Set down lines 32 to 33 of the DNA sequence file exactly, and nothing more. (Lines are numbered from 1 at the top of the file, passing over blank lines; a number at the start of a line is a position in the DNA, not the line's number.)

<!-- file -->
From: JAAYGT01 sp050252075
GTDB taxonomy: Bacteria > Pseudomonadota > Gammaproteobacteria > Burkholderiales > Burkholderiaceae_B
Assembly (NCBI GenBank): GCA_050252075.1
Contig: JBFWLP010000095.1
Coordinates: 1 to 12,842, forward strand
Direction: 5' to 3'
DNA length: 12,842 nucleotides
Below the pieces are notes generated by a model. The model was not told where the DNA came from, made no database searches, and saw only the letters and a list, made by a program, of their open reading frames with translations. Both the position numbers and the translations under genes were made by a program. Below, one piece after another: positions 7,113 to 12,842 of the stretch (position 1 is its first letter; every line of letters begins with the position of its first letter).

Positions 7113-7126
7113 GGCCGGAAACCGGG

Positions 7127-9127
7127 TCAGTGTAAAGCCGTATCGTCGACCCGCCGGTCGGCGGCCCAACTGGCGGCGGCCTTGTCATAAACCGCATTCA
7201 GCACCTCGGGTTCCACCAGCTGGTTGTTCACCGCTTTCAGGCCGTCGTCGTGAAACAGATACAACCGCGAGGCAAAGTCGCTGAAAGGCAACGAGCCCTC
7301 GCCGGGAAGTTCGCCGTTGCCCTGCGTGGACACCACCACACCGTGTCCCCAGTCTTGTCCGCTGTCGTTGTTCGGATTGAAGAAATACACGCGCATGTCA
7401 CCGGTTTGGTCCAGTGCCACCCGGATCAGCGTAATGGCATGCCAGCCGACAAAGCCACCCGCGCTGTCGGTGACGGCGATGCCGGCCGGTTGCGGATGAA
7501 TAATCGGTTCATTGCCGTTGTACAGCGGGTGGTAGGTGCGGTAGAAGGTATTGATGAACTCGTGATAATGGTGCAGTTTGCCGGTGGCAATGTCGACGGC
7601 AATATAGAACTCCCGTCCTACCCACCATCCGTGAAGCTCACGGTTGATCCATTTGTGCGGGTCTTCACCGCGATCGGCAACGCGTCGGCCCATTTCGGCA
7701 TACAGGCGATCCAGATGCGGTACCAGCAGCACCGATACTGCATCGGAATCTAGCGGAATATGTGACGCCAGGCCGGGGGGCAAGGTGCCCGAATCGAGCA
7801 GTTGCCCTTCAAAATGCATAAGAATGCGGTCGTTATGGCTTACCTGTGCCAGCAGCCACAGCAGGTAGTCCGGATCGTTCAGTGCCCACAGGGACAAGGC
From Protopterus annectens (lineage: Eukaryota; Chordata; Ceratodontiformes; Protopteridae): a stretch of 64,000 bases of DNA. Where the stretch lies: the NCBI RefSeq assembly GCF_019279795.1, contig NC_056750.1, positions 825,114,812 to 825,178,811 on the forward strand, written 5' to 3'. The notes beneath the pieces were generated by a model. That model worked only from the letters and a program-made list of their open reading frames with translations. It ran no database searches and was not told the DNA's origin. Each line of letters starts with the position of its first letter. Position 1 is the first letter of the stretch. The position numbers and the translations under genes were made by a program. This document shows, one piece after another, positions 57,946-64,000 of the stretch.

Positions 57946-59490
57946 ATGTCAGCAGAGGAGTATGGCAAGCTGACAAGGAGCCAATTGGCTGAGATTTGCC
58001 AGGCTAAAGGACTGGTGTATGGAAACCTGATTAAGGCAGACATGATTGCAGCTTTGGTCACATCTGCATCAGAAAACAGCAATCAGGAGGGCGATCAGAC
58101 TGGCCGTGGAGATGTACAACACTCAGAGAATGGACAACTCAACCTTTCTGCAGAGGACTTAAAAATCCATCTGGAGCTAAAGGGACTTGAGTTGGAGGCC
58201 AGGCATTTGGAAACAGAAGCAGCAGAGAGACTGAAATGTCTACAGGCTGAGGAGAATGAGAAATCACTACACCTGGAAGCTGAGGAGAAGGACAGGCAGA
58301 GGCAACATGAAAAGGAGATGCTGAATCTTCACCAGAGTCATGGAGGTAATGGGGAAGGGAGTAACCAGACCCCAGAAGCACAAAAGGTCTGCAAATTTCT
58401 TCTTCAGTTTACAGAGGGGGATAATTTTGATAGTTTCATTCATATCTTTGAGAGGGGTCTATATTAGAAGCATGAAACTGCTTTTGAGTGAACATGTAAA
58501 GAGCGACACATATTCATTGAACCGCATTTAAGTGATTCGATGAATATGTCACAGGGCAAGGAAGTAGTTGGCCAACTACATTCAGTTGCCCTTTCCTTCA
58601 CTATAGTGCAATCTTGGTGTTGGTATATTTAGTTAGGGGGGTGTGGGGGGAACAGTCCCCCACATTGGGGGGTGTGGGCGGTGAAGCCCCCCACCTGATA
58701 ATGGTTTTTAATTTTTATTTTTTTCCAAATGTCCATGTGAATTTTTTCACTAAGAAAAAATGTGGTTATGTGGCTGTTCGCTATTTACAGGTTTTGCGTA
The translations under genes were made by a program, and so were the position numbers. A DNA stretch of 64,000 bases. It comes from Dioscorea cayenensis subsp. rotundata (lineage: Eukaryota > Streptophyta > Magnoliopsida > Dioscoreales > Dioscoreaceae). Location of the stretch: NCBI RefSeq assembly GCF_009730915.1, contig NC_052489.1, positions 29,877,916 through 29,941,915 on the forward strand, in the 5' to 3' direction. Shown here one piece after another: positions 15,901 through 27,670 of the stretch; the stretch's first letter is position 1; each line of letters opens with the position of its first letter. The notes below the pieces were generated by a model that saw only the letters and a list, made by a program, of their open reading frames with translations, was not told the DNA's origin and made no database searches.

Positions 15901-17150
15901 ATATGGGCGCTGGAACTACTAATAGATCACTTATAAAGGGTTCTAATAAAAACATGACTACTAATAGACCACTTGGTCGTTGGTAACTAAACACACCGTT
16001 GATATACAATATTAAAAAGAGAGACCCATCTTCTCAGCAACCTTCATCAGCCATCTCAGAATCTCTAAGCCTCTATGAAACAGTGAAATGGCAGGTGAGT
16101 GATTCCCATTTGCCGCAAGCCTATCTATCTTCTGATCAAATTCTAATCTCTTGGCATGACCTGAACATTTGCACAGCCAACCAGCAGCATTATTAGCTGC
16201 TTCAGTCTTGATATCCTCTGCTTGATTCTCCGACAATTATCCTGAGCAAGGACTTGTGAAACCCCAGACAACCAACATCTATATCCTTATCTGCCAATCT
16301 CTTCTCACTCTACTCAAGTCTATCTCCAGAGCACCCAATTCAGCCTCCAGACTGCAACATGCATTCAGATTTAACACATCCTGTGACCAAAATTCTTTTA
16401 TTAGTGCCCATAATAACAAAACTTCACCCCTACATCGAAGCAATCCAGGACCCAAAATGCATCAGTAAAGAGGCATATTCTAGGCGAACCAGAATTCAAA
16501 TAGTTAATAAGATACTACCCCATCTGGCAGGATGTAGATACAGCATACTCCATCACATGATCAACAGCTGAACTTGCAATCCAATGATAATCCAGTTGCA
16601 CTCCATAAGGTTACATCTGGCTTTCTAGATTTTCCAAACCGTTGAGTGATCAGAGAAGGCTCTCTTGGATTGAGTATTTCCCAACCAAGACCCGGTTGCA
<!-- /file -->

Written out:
Positions 15901-17150
15901 ATATGGGCGCTGGAACTACTAATAGATCACTTATAAAGGGTTCTAATAAAAACATGACTACTAATAGACCACTTGGTCGTTGGTAACTAAACACACCGTT